They "are either so poorly designed or have such low-functioning capacity that entertainers get lost in the shuffle (and if they don't want to be, they have to pay hundreds to thousands of dollars just to get any attention to their ads). Slixa does a fantastic job of creating a space where entertainers who invest in their business with high quality photos and ad copy have a chance at getting attention, without having to compete with cam sites or pornographic advertising," this escort said.

We had all kinds of legality questions. What's the difference between an escort and a prostitute, and how is Slixa able to operate in the clear?

We reached out to Adrianna Carter, an escort using the site to publicize her wares, who told us that "escorts are high-end companions. Prostitutes sell sex for money." This appears to come down to the subtle difference between selling your time and selling your body.

We also spoke to Lisa Love, an escort operating out of Dallas, Texas, who explained it the same way: "Well, an escort has companionship for sale. A prostitute has sex for sale. I personally like to be described as a 'provider' because I provide the combined services of a therapist, girlfriend, best friend, and ego-booster, you could say. But as a provider, I sell my time. Now, how we choose to spend our time – that's all up to the client."

However, if you're going to use the site, be smart. Atlanta lawyer David Schnipper told us that ads for adult companionship will dance around the specific details of what to expect, instead using keywords like "massage," "time," or "companionship" to stay in the clear. But law enforcement obviously knows what's happening. They're just far less likely to care until someone complains or gets injured.

We were obviously curious about the financials here, and Slixa pages readily tell you the rates you can expect to pay. As the site caters to a clientele that is often of some means, encounters can get expensive quickly. Each escort sets her own price, but as an example, here's how much one New York City escort charges:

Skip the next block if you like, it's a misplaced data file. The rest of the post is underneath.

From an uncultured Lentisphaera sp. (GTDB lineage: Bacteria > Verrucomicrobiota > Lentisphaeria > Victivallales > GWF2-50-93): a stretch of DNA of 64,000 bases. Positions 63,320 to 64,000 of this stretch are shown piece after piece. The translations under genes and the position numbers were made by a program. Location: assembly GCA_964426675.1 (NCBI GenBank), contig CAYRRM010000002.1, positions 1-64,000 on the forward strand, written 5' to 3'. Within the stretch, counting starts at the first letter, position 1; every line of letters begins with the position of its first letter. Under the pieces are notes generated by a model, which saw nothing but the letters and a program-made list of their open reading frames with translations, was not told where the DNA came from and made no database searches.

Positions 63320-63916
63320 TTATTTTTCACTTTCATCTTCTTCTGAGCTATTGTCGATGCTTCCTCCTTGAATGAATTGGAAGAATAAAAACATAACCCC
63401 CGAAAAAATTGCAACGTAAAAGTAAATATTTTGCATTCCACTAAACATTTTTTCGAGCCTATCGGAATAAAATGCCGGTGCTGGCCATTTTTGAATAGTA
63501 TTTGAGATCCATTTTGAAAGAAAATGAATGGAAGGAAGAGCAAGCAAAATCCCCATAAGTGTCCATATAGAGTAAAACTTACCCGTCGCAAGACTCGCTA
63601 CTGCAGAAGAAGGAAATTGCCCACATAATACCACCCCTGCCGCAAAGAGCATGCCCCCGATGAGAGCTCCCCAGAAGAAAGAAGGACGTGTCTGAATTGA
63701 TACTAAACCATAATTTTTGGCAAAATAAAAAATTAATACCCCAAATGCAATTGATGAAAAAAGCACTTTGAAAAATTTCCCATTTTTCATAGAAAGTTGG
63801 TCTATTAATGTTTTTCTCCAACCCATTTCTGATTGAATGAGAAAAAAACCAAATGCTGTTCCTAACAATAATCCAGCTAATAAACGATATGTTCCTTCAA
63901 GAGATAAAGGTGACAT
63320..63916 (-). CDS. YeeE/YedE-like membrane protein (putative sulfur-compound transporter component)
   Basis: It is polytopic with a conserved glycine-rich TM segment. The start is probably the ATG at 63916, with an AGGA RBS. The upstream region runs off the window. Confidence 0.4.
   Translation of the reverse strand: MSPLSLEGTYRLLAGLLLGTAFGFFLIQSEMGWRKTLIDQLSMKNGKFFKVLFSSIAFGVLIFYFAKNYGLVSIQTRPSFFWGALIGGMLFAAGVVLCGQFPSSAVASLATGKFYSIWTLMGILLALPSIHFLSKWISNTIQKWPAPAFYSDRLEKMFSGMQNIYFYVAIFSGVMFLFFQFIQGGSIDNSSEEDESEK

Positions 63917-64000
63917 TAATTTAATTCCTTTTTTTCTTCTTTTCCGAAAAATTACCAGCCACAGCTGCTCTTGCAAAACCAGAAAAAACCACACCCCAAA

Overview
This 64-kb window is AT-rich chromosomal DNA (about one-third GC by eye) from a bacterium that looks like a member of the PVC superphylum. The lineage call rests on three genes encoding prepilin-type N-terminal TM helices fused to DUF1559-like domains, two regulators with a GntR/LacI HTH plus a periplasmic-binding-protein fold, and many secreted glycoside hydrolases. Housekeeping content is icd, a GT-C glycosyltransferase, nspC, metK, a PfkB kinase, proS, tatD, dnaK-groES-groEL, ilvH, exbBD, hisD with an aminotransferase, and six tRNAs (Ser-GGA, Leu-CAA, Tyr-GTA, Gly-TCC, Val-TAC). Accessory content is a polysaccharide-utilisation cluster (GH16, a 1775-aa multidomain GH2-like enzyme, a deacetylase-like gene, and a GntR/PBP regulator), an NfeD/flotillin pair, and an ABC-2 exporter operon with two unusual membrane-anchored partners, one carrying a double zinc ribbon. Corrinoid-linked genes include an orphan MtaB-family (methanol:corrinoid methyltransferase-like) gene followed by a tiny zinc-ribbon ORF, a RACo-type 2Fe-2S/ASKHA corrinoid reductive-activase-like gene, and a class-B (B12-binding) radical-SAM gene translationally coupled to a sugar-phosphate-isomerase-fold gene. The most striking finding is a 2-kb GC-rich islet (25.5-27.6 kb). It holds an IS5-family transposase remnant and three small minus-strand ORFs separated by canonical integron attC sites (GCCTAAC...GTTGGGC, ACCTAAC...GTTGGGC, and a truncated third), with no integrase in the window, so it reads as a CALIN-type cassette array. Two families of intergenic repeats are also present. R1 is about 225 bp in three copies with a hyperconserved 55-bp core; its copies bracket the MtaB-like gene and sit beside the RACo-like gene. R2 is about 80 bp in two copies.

• Two hours "get to know you" – $1,800
  • Five-hour dinner engagement – $6,000
  • Overnight bliss – $10,000

We interviewed one such high-end escort (her name is being withheld at her request), who said that really enterprising and hardworking women can make as much as $400,000 a year, and six figures a year is common income for escorts in general.

Click here to take a (work-safe) tour of Slixa >

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Take A Look Around Faith Hill And Tim McGraw's $20 Million Tennessee Farm


Faith Hill and Tim McGraw at the American Country Music Awards

Faith Hill and Tim McGraw are selling their Franklin, Tennessee estate for a hefty $20 million.

Located nearly 30 miles outside of Nashville, the property is a haven of natural beauty and solitude. The 750+ acres are home to rolling pastures, fields, ponds, and spring-fed creeks. There are also four different residences. 

According to Zillow, the superstar duo originally bought the two distinct chunks of land that make up the property in November of 2001 for $13.8 million.

Welcome to Beechwood Hall, currently owned by country superstars Faith Hill and Tim McGraw.

The property is made up of two adjoining farms that are now part of the same piece of land. Before they were united, one property belonged to country music legend Hank Williams.

Source: The Realestalker

The main home, originally built in 1856, is a 6,856-square-foot antebellum beauty overlooking most of the property.

See the rest of the story at Business Insider

Dunkin' Donuts Releases A Special Donut To Celebrate The Royal Baby


Dunkin' Donuts released special donuts to celebrate the birth of the royal baby.

Presenting the royal munchkin.

We stopped by to check them out for ourselves. 

Not as many sprinkles.

royal munchkin dunkin donuts

A Dunkin' Donuts employee told us they're simply glazed munchkins with sprinkles.

After eating them, they're not actual glazed munchkins, but rather plain mini-donut holes with glaze painted on to hold the sprinkles.

Upon our visit, there were even balloons with the message "It's a boy!" hanging throughout the store.